34 AI content generators to explore in 2024 GPT-3

Assessing different types of generative AI applications

Learn how industries use generative AI models in content creation and alongside discriminative models to identify, for example, instances of real vs. fake.

AI encompasses many techniques for developing software models that can accomplish meaningful work that only humans could perform previously. AI developers build different AI models embodying a variety of techniques, including neural networks, genetic algorithms, deep or machine learning and reinforcement learning.

Generative AI models are one of the most important kinds of AI models. A generative model creates things. Any tool that uses AI to generate a new output -- a new picture, a new paragraph or a new machine part design -- is a generative AI tool.

Many applications for generative models

Generative AI functions across a wide range of use cases, including the following:

  • Natural language interfaces. In performing both text generation and speech synthesis, these AI systems power digital assistants such as Amazon's Alexa, Apple's Siri, Google Assistant, Jasper and other tools that can auto-summarize text, generate meeting minutes and answer a customer service line or questions in response to human input.
  • Image synthesis. These AI systems create images based on instructions or directions. They will, if told to, create an image of a kiwi bird eating a kiwi fruit while sitting on a big padlock key. They can be used to create images for ads, ideas for fashion designs, and basic movie or video game character designs and production storyboards. Dall-E, Midjourney and Wombo Dream are examples of AI image generators.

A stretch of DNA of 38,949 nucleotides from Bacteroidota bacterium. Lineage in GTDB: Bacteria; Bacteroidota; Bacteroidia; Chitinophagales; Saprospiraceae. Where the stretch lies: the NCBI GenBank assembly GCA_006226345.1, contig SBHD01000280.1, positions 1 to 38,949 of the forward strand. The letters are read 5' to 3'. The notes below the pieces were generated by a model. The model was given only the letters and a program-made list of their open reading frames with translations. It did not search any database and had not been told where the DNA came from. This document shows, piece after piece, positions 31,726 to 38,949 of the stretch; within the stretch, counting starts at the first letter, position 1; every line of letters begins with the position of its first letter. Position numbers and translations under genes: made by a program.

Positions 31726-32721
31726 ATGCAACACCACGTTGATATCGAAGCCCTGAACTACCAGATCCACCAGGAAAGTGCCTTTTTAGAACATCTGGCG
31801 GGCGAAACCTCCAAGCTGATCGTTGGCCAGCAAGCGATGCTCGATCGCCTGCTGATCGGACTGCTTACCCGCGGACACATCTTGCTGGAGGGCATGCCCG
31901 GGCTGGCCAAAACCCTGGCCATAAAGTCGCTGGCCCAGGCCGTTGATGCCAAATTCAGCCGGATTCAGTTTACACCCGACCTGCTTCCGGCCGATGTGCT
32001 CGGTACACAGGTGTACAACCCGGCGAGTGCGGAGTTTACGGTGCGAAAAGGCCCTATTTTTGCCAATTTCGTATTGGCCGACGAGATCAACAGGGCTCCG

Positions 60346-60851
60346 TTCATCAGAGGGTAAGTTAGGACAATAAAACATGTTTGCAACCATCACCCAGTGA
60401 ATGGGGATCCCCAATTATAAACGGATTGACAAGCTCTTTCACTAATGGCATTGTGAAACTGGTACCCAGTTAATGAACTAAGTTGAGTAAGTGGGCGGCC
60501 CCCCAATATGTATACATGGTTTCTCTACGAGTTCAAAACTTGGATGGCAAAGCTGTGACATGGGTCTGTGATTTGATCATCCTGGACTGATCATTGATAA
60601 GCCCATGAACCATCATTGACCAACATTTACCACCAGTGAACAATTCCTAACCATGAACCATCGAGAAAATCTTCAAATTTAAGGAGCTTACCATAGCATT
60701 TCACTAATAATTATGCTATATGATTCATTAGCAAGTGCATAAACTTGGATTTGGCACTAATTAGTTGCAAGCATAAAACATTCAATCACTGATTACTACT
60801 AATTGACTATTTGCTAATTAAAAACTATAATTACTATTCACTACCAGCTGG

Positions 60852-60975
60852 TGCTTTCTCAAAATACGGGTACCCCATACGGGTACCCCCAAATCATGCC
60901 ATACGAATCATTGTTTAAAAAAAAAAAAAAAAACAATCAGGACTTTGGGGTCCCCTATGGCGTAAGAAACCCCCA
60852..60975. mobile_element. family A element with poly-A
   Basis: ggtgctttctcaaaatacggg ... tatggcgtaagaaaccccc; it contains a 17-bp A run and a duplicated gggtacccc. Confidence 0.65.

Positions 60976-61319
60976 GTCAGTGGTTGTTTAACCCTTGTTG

• Space synthesis. AI can also create 3D spaces and objects, both real and digital. It can design buildings, rooms and even whole city plans, as well as virtual spaces for gameplay or metaverse-style collaboration. Spacemaker is a real-world architectural program, while Meta's BuilderBot (in development) will focus on virtual spaces.
  • Music synthesis. While still nascent, game developers and others are beginning to use AI for music generation, providing new background music to newly generated scenes and spaces.
  • Product design and object synthesis. Now that the public is more aware of 3D printing, it's worth noting that generative AI can design and even create physical objects like machine parts and household goods. AutoCAD and SOL75 are tools using AI to perform or assist in physical object design.
  • Pharmaceuticals. Pharmaceutical companies and academic researchers can use generative AI in drug design and drug discovery, especially to predict the folding of proteins. Amgen, Insilico Medicine and others use generative AI in drug research and development.

How generative and discriminative models function together

Generative models make things while discriminative models identify things. Any tool that uses AI to identify, categorize, tag or assess the authenticity of an artifact -- physical or digital -- incorporates a discriminative model. A discriminative model typically doesn't say categorically what something is, but rather what it most likely is, based on what it sees.